‘The pandemic also highlighted the need to create interdisciplinary research opportunities to really understand the social factors influencing our response to the pandemic and how we recover from it and become more resilient.’
The programme seeks to build on components of the United Nation’s research roadmap for COVID-19 recovery by considering the impact of the pandemic on inequalities and how research can support a more resilient recovery by engaging communities and individuals who are often underrepresented in the research process. It will also draw on the findings of our COVID-19 impact inquiry.
Usha explains, ‘Mike and the team are being really thoughtful about bringing together those broad perspectives. It's important to us to have that breadth to the voices exploring issues around health inequalities and to think about it from the perspective of lived experience.’
Mike says the wide-reaching impact of the pandemic, and the resulting wide scope of the research needed, is one of the first things the team have had to grapple with.
‘When you talk about resilience, everything is on the table; all the wider determinants of health’, he says. ‘The scope is so broad that our first job has been to narrow it down and develop a conceptual framework for the work. We’ve also developed a taxonomy for the types of knowledge that might be useful and we've unpacked the key terms, trying to understand what we mean by resilience.’
Influencing the research agenda
The knowledge and evidence required for a successful recovery will be significant. The programme focuses on the long-term social, political, economic and public health research agenda in relation to health and care outcomes, the structure and delivery of health and social care systems, public health systems, and policymaking to plan for key threats to health in the future.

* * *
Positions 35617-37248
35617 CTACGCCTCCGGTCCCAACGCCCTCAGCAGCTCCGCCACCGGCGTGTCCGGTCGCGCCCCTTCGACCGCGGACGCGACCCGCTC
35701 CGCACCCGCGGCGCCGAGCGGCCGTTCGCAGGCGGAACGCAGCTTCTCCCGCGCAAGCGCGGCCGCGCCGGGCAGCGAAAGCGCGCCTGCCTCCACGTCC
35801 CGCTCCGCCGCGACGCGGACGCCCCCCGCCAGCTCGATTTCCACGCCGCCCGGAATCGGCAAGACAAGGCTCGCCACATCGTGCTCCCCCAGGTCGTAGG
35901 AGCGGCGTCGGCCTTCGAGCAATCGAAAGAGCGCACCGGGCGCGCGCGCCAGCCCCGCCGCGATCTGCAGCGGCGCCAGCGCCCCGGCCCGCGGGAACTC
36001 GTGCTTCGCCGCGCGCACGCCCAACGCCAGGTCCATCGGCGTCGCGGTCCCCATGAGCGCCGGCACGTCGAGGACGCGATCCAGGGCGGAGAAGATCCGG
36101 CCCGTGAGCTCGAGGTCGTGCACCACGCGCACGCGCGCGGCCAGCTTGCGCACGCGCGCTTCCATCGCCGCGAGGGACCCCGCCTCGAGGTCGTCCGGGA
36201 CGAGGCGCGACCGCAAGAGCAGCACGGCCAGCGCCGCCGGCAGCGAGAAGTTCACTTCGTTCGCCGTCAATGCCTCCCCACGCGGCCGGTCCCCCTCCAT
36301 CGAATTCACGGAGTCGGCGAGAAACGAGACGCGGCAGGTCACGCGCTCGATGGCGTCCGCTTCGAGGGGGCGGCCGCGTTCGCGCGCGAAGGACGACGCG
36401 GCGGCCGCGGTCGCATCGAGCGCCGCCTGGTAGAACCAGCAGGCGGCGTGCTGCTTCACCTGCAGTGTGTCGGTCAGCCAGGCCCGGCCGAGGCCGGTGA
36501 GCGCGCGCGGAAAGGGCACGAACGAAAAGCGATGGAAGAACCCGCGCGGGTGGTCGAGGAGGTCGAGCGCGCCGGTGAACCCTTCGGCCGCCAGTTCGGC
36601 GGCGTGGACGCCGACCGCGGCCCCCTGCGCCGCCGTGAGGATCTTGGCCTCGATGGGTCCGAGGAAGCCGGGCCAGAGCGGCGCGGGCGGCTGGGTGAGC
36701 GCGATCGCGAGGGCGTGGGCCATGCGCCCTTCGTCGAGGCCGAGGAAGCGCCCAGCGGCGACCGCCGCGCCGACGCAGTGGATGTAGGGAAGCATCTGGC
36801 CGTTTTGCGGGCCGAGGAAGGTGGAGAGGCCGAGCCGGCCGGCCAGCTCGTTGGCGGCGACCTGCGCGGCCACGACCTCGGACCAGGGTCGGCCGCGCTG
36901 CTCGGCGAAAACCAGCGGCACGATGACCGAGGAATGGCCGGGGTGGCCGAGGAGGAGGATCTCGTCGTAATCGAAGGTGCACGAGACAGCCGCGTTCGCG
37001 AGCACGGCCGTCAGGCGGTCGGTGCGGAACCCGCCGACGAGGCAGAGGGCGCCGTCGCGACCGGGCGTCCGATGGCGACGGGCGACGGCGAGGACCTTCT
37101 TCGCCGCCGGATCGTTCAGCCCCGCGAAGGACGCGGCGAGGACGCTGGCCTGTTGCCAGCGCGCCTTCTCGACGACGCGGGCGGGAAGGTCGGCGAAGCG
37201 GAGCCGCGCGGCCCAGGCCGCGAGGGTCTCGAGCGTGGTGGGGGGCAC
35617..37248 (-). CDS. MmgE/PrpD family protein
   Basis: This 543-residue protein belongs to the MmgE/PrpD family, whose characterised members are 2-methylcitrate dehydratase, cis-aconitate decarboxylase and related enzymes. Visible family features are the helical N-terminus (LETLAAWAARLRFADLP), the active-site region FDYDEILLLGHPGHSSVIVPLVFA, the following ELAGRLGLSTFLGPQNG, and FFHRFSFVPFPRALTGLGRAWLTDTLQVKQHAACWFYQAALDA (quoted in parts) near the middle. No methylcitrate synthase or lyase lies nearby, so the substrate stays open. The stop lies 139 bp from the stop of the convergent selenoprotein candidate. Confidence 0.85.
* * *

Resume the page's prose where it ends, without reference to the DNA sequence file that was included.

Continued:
Usha says, ‘we want to support greater debate around things that might be missing from the research agenda now that could help with recovery from COVID-19. For example, we might find that the link between social isolation and mental health needs more exploring, or that we need to talk about how to fund longitudinal studies to understand the impacts of the pandemic on social and economic outcomes.’
The programme will report towards the end of 2021 with a clear idea of the key areas and associated research questions that UK-wide research funding programmes and research activity can helpfully focus on to bring about future resilience.
The deliberative summits will begin in late autumn, followed by a roundtable event and an open entry consultation survey on the topics. We are still finalising plans for how samples will be collected, but if you would like to contribute to this part of the programme, please express your interest.
This content originally featured in our email newsletter, which explores perspectives and expert opinion on a different health or health care topic each month.